Diphtheria, Tetanus, and Pertussis (DTaP/Tdap) Vaccine

Vaccine Information Leaflet

​What is the DTaP/Tdap Vaccine Used For?

DTaP/Tdap vaccines help to prevent diphtheria, tetanus, and pertussis.  Diphtheria and pertussis are infectious diseases which spread from one person to another through the air, via coughs or sneezes. Tetanus is not easily spread from person to person but is a serious disease affecting the nerves, and enters the body through cuts or wounds. 

Diphtheria - Diphtheria bacteria causes breathing difficulties, problems with swallowing, heart failure, paralysis, and death.

Tetanus - Tetanus bacteria produce a toxin that causes “lockjaw” resulting in painful muscle contractions, which interferes with breathing and swallowing, leading to death.

Pertussis - Pertussis bacteria cause uncontrollable, violent coughing (“whooping cough”) which results in breathing difficulties, as well as problems in eating or drinking.

What Are the Types of DTaP/Tdap Vaccine Available?

There are two types of vaccines available, which differ in their diphtheria and pertussis content:

  1. DTaP: Diphtheria, Tetanus, and acellular Pertussis 

  2. Tdap: Tetanus, reduced diphtheria and acellular pertussis content 

Who Should Receive the DTaP/Tdap Vaccine?

As part of the Singapore National Childhood Immunisation Schedule (NCIS), all children should receive a series of 3 doses, followed by 2 booster doses:

​Dose 1
Dose 2
Dose 3
​Booster 1
Booster 2
2 months
4 months
​6 months
​18 months
​10-11 years
Vaccine Type

Immunisation against diphtheria is compulsory by law. This vaccination is also required for enrolment into schools.

As part of the Singapore National Adult Immunisation Schedule (NAIS), the Tdap vaccine is recommended for adults with certain medical conditions, with no history of previous vaccination or if their last vaccination was at least 10 years ago. Consult your doctor for more details.

One dose of the Tdap vaccine is also recommended during 16 to 32 weeks of each pregnancy for protection of the infant against pertussis, regardless of the interval since the previous Tdap vaccination. 

What Precautions Should I Follow Before Receiving the DTaP/Tdap Vaccine?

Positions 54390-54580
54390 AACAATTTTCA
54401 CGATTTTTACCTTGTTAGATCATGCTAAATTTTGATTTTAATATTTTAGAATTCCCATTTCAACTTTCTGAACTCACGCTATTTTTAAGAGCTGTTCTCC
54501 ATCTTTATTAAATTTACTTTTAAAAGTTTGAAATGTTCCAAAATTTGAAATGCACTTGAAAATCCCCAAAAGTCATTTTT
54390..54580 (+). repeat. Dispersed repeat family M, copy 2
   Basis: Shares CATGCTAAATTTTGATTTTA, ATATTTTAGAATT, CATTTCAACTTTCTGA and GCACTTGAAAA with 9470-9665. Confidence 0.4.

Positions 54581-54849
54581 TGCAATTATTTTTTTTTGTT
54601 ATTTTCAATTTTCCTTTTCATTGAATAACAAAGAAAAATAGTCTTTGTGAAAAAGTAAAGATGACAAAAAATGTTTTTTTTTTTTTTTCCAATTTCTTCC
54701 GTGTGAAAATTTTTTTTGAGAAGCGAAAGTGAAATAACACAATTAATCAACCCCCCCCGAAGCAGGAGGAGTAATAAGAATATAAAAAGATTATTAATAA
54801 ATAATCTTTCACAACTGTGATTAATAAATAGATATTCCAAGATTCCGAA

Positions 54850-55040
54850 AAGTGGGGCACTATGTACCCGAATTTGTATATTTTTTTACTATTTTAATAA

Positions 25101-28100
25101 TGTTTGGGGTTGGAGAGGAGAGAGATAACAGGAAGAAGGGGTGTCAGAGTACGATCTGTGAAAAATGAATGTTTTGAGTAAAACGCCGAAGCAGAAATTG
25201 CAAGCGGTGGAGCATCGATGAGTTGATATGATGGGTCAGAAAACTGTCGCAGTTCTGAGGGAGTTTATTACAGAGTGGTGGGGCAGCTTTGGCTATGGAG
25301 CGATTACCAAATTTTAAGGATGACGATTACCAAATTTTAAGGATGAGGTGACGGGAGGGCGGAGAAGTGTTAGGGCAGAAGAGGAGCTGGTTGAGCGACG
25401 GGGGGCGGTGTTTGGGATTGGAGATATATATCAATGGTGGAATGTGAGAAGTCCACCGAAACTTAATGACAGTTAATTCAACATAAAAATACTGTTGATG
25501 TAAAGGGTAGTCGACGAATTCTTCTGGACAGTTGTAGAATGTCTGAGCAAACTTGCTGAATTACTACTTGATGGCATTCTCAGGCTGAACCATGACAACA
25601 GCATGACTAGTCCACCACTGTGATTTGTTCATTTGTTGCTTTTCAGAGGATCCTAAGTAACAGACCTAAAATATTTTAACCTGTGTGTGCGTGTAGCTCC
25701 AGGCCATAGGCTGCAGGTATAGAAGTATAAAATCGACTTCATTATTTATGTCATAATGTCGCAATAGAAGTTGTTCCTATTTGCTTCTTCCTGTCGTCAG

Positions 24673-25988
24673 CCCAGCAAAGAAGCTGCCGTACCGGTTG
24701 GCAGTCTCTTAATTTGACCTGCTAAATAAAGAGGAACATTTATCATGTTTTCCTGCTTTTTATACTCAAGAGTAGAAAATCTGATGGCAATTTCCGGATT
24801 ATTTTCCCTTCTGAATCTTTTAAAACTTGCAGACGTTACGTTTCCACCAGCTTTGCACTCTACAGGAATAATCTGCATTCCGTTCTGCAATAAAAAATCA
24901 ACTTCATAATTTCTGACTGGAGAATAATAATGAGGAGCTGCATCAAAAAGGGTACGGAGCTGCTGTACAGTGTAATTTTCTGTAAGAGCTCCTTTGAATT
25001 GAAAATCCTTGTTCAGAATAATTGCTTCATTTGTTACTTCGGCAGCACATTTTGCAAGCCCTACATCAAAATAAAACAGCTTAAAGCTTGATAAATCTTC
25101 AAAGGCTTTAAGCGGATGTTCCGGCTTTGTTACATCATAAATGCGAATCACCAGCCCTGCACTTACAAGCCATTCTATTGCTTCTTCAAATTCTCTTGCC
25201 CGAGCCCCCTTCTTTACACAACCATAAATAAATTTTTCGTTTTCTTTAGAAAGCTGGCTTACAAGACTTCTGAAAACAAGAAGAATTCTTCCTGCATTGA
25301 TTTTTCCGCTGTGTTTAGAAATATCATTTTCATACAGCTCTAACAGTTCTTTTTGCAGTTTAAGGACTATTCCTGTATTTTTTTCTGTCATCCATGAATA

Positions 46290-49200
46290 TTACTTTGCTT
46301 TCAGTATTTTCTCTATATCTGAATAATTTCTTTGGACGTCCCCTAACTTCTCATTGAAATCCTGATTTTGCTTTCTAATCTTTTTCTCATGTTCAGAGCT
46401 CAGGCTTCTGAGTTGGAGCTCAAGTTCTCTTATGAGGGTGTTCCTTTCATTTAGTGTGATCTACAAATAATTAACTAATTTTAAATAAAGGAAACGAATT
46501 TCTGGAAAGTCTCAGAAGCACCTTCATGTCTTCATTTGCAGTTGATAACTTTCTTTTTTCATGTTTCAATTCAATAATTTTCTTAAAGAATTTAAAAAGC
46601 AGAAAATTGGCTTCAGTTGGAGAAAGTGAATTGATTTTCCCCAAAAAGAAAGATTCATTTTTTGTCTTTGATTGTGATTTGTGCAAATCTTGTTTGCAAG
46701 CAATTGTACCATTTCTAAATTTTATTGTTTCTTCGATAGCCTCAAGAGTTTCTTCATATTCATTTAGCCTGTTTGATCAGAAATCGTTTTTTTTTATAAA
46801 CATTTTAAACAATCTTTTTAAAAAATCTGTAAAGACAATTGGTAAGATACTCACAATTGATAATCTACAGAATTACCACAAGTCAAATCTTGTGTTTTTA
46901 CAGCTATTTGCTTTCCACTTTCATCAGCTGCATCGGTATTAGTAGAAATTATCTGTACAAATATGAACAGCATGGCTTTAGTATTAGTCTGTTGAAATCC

Inform your healthcare professional if:

  • You are allergic to this vaccine or any of the other ingredients of this vaccine

  • You are pregnant, planning to become pregnant, or breastfeeding

  • You are taking any other medications

  • You had an adverse reaction to the previous dose of the vaccination, especially involving the brain such as altered mental status, coma or fits (seizures)

  • You have a history of fits (seizures)

  • You are currently not feeling well and having a fever

  • You have an history of bleeding disorders

How Is the DTaP/Tdap Vaccine Given?

It is given by injection into a muscle.

The DTaP/Tdap vaccine is a combination vaccine given as one shot. 

It may be given on its own as one shot, or in combination with other vaccines (e.g. Hepatitis B, Hib, Polio, Varicella) as one shot.

What Are Some Common Side Effects of the DTaP/Tdap Vaccine?

  • Some people may feel faint after the vaccination

    • Sit for 15 minutes after receiving the vaccine to avoid fainting 

  • Pain, redness and swelling at the injection site 

    • You may place a cold compress over the affected area for relief

    • You may take paracetamol for pain relief 

  • Crying, irritability, restlessness, sleepiness in children

    • These side effects usually go away on its own

  • Loss of appetite, diarrhoea, vomiting

    • These side effects usually go away on its own

 Please see a doctor if these side effects do not get better or become worse. 

What Are Some Rare But Serious Side Effects That I Need to Seek Medical Advice Immediately?

The symptoms of a drug allergy include one or more of the following: 

  • Swollen face/eyes/lips/tongue

  • Difficulty in breathing

  • Itchy skin rashes over your whole body

If you experience any of these symptoms, you should inform your healthcare professional immediately.


The information provided on this page does not replace information from your healthcare professional. Please consult your healthcare professional for more information.

This article is jointly developed by members of the National Medication Information workgroup. The workgroup consists of cluster partners (National Healthcare Group, National University Health System and SingHealth), community pharmacies (Guardian, Unity and Watsons) and Pharmaceutical Society of Singapore. The content does not reflect drug availability and supply information in pharmacies and healthcare institutions. You are advised to check with the respective institutions for such information.

Last updated on Jul 2022

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